Although most biennials store reserves in their root, any part of the plant has potential for food storage. The onion bulb is a kind of underground/surface bud, and above ground a brussel sprout is also a bud. Biennials like parsley store food in their stem and leaves as well as their roots. A cabbage is a tight cluster of leaves. All of the above vegetative structures store food for the next year. Nature is endlessly resourceful although in the case of many vegetables it is with the help of the plant breeder. In cases such as brassicas, plant breeders have sometimes bred out the bienniality and for such as cauliflowers, not only are they grown like an annual they will  actually complete their life cycle in a single year.

Sprouting broccoli normally produces edible shoots and subsequent seed the following year. Not this one which has behaved as an annual.

If you want your biennials to make strong plants for their second season, perhaps for a strong head of flowers, or in the case of vegetables to eat a lot more parsley leaves or brussel sprouts they must be sown sufficiently early. It is vitally important that they have time to build up their reserves. A good guide is to sow hardy biennials such as Canterbury bells, evening primroses and many others when they naturally set seed. In many cases it is even better to let them sow themselves. If in doubt when to sow seed of biennial flowers sow them in late Spring. Beware some biennial vegetables such as beetroot which if sown too early are vernalized by the cold and flower - described as ‘bolting’!

Brussel sprouts, a very interesting biennial
As mentioned they store their reserves in the buds. ‘Food’ no doubt is also stored in the thick stems as well as their leaves. If it is a good winter the leaves continue to photosynthesize and make extra nourishing sugars. Do not  eat the tops too soon, their continued activity will support further sprouts in Spring. In fact you get a feast in late Spring when the sprouts start to shoot and make flower - as biennials are programmed to do. They would not sell in Tesco but the sprouting sprouts and flower buds are the very best vegetable I know. Manipulate the bienniality  of ‘brussels’ to get six months of Winter and Spring vegetables from a single sowing!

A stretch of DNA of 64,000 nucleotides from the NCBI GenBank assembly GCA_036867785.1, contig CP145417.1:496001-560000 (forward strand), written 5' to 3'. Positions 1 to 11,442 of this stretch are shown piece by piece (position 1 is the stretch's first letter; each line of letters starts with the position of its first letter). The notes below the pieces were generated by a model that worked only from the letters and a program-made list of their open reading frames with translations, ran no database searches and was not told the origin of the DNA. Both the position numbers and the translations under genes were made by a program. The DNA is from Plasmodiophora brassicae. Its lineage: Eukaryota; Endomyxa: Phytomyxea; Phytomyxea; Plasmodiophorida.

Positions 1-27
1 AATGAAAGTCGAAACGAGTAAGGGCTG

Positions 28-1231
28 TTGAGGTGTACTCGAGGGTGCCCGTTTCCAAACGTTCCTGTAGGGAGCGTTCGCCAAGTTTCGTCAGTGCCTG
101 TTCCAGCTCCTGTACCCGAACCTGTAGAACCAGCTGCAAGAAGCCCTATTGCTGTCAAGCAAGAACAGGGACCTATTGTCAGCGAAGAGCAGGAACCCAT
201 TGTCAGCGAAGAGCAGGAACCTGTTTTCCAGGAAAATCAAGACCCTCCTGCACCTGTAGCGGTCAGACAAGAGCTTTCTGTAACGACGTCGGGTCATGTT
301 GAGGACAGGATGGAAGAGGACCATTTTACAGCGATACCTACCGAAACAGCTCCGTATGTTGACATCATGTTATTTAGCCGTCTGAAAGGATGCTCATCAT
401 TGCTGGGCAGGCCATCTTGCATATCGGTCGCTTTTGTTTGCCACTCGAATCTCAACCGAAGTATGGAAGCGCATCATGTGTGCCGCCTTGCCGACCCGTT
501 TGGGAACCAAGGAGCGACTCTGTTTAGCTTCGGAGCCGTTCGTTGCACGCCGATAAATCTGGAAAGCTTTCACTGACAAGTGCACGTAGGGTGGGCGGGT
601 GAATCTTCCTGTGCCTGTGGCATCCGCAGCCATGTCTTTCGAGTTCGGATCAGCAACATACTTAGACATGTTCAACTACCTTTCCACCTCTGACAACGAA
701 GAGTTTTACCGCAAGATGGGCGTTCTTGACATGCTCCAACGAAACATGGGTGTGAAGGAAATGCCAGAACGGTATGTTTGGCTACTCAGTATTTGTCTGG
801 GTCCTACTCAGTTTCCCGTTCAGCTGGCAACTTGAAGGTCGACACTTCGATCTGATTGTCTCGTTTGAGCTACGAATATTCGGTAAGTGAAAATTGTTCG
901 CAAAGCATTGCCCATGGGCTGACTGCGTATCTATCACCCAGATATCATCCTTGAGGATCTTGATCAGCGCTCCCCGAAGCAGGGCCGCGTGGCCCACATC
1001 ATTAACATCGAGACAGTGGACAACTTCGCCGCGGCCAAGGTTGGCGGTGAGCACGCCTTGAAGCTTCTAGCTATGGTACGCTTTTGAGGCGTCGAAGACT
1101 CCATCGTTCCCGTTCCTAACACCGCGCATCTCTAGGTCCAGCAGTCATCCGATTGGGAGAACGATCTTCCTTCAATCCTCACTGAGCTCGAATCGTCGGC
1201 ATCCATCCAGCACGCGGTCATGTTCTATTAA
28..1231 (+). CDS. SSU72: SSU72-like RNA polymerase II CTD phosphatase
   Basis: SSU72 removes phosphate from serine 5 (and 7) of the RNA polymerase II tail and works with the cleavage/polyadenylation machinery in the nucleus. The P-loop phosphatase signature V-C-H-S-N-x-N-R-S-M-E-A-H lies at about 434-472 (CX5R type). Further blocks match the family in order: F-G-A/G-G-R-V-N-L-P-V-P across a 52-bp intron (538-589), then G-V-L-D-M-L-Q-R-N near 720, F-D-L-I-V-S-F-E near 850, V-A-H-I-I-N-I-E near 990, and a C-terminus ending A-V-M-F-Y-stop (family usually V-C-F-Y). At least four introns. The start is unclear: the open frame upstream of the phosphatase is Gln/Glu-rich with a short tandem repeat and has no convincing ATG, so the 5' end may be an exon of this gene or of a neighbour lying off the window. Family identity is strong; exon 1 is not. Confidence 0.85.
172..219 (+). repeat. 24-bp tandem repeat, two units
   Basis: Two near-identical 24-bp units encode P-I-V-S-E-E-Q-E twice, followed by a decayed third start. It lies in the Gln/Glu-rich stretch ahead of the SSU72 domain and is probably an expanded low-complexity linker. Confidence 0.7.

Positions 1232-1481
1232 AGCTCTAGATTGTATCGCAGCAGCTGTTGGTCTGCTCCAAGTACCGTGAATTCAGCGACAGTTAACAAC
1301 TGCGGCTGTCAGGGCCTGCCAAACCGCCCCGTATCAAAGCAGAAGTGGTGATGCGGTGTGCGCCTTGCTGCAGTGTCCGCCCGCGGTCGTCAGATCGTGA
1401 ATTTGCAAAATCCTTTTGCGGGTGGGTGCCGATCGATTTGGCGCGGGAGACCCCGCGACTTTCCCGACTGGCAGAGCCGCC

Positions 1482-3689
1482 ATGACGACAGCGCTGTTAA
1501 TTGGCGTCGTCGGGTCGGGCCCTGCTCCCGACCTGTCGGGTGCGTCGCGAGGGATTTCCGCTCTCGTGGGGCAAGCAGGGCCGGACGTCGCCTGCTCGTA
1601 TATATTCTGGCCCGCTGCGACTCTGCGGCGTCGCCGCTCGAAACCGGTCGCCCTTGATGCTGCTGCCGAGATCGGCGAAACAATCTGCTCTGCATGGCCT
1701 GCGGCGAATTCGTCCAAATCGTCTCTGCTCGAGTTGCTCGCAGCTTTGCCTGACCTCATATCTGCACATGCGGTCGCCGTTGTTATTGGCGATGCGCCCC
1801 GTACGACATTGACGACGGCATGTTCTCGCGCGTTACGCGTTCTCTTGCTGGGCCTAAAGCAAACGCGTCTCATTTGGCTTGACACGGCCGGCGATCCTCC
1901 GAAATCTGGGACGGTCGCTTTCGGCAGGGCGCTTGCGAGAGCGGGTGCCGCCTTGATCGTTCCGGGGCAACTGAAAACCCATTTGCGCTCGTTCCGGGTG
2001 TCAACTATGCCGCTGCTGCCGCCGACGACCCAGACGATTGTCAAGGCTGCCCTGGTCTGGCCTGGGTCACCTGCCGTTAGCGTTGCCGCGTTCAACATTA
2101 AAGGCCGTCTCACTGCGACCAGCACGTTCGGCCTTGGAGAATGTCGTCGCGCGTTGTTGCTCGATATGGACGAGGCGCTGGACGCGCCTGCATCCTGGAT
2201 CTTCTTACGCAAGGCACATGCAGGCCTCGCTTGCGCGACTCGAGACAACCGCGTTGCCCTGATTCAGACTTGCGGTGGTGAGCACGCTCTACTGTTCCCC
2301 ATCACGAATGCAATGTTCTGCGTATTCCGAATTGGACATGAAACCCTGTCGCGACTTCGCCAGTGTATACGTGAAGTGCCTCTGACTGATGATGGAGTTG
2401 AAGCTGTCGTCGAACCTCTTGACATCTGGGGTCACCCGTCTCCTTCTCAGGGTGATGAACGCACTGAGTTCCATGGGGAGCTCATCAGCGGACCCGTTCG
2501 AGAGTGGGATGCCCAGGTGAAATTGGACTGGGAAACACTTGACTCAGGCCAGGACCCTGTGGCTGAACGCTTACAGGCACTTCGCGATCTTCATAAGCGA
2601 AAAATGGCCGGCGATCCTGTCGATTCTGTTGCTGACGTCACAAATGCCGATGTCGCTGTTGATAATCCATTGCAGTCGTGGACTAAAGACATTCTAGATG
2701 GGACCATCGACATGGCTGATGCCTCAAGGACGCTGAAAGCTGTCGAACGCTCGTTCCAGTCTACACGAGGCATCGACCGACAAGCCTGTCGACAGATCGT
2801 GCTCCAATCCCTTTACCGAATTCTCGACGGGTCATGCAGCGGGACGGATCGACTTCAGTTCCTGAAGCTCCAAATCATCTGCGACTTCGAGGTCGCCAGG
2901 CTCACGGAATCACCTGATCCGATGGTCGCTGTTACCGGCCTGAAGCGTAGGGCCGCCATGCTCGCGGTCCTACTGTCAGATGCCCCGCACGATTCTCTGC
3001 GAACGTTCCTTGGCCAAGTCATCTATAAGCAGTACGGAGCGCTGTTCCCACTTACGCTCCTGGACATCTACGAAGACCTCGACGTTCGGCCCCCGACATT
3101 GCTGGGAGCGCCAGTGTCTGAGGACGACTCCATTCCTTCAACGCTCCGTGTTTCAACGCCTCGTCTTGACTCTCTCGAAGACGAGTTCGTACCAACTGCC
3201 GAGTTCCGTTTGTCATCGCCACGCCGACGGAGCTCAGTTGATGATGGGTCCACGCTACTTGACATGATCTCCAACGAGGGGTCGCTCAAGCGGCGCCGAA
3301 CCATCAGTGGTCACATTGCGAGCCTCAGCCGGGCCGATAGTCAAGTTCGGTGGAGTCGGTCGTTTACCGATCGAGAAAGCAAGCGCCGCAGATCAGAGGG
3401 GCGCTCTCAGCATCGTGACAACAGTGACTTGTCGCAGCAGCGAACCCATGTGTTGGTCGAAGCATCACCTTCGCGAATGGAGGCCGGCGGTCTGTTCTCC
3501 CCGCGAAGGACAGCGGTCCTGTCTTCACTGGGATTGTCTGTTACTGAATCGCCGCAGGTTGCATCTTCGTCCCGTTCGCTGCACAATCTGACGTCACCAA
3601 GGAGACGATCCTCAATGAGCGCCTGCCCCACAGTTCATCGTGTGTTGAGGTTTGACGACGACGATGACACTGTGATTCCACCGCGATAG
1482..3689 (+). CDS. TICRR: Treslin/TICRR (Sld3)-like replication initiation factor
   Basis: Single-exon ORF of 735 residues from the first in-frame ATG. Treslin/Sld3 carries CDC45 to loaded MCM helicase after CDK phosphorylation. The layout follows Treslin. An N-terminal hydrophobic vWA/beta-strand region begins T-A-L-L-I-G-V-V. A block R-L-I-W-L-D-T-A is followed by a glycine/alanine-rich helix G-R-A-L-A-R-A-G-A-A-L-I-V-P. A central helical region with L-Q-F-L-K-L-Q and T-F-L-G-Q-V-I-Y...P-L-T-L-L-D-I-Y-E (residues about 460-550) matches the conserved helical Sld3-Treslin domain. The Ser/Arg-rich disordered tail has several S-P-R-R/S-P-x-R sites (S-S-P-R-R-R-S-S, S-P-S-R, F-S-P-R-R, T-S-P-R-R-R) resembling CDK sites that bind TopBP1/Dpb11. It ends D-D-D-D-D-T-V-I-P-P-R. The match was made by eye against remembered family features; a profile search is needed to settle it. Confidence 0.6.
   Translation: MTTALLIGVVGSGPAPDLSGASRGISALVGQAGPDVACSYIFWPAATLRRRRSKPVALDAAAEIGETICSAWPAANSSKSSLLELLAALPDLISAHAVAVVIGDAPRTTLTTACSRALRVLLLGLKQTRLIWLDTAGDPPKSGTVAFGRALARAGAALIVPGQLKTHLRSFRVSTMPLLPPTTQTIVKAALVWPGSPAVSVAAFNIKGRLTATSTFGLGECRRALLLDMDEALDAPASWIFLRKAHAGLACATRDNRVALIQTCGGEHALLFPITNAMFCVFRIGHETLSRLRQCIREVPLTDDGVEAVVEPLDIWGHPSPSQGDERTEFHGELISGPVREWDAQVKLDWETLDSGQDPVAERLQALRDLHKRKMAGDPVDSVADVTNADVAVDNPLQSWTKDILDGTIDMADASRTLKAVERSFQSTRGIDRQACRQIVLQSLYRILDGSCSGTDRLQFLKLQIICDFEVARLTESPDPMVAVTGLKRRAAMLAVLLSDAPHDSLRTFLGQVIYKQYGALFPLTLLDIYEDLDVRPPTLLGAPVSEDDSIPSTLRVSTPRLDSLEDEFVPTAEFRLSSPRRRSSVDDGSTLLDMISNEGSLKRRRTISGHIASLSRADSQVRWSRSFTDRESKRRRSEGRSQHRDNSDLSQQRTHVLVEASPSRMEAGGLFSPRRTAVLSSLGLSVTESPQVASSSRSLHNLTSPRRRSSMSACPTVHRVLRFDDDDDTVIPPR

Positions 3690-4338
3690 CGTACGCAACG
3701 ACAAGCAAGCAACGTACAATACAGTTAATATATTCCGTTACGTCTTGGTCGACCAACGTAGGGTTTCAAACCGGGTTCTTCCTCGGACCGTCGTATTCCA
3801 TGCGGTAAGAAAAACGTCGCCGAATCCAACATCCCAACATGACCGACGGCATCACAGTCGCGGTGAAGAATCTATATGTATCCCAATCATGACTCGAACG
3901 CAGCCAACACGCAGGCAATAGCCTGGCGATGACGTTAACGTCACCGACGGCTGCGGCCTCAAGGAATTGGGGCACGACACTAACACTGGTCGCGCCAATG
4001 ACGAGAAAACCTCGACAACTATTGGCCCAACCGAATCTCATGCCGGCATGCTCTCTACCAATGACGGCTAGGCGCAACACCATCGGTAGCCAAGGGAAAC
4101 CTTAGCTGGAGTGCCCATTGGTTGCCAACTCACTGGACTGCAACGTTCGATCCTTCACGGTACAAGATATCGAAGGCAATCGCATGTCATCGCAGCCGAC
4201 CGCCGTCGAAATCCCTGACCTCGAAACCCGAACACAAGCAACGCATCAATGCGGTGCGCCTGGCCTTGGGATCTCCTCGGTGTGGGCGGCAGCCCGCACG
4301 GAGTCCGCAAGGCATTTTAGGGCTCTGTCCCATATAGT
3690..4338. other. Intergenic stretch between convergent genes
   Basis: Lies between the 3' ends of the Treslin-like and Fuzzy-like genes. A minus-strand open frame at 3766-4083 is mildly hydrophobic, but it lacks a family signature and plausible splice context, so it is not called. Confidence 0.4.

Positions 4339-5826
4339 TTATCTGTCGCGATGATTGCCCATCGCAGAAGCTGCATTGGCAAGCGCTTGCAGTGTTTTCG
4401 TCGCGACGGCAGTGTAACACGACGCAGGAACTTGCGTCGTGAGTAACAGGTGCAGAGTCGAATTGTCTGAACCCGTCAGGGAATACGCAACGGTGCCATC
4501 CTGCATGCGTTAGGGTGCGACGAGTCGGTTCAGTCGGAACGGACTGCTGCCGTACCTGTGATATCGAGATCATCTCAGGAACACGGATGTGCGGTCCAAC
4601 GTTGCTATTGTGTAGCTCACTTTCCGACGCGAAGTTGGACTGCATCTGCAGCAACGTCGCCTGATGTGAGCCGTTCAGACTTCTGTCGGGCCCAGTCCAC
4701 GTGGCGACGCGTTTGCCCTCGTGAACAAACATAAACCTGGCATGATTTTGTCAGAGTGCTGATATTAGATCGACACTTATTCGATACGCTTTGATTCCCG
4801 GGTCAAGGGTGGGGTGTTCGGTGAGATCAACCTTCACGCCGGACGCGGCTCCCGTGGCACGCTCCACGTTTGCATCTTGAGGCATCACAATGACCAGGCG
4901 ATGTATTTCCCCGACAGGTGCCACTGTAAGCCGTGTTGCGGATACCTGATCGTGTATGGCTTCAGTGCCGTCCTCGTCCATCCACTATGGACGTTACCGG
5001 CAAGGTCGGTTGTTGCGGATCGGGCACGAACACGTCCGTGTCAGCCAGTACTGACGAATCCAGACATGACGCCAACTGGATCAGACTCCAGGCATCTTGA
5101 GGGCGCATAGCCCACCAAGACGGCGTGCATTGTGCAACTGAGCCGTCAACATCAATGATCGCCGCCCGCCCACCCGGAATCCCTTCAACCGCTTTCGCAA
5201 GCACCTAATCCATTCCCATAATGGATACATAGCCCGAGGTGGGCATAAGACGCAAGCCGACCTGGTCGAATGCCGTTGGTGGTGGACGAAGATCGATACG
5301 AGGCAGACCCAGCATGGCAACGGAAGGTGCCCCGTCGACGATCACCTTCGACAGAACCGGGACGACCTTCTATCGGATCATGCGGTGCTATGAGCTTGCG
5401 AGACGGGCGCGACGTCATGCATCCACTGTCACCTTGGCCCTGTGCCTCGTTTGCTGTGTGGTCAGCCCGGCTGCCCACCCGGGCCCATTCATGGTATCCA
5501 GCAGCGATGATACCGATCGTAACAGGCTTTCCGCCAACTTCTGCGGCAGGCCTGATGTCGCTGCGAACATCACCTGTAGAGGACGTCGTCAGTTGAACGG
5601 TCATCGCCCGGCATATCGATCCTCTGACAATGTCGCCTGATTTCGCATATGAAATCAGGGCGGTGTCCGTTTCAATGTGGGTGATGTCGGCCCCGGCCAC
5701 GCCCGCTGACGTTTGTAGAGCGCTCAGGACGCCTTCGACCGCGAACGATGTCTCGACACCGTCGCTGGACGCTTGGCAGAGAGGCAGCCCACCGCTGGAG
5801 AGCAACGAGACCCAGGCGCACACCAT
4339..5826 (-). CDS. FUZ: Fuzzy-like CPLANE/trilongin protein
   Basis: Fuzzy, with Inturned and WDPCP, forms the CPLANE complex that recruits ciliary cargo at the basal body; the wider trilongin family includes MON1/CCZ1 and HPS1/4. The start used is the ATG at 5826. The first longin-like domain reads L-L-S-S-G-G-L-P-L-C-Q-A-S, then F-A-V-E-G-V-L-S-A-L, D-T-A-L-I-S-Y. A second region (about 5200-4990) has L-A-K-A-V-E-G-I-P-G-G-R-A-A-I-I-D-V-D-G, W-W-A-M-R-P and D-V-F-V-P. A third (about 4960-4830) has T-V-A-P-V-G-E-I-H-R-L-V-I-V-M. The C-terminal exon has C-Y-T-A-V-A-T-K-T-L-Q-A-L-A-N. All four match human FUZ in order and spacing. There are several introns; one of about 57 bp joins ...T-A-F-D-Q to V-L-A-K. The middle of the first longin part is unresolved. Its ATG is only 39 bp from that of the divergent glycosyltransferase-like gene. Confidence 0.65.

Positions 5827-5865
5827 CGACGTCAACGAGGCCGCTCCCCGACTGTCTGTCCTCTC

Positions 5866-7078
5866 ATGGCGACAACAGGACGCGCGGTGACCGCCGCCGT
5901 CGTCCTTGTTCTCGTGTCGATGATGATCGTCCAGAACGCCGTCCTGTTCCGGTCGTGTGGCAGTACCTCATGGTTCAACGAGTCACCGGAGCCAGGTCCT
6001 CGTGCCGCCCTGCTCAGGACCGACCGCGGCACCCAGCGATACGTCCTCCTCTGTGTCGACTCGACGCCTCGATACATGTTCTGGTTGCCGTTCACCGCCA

Sprout plants are botanically very interesting when they are invaded by disease such as common brassica downy mildew. Their genetic aim is to flower next year using stored resources which are mainly in the sprouts and tops. Old leaves on the stalk are an expendable resource especially as they are shaded and winter light is poor. Rather than fight invading mildew with ‘resource expensive’ natural toxins they let these leaves yellow and die. They conserve their stored food reserves and keep the buds healthy. In my view it is foolish if in a good season when their is no downy mildew to remove lower leaves - as is common practice - when they are green.

Biennials not ‘getting’ bienniality 
Plants do always comply with botany books and most can behave as an annual or perennial if the mood takes them! These are some common causes of biennials not being biennial.
  • Honesty sometimes germinates from the current years seed in late Autumn. It does not have time to make a strong plant as it would normally do. It overwinters as a seedling and is stimulated by the winters cold to try and flower in Spring.It does this rather pathetically but may set a few seeds. Strictly this still qualifies as a biennial but in my opinion it is more like an annual that spans one year to the next.
My variegated honesty gives two season’s of interest

Variegated honesty is green in its first season if it germinates in early summer but it will have beautiful variegated leaves when it flowers  in Spring. If these scruffy leaves are cut back now it will still flower but not as well as if you leave them alone..

The honesty seed of the current year has just germinated in October. It will flower in Spring but it will not be special.
  • Foxgloves are a law to themselves. They seed everywhere, even in very heavy shade. I once had a student who sowed them abnormally early in a heated glasshouse in January for his plot project. When bedded out they were magnificent that Spring. In fact nowadays there are some annual strains that you can buy from the seedsman; that’s not to mention those foxglove strains that are short lived perennials. Even the ordinary foxglove behaves as a perennial and flowers for at least one extra season if it is thwarted in flowering - perhaps chopped back early and not allowed to set seed.
  • Some biennials if they fail to make a strong plant in their first year take an extra year, sometimes even two, before they flower and die. My featured giant ferula behaves in this way.
I collected  and sowed this ferula seed last year and these pathetic plants are all I have one year later. They will not have the resources to flower next year.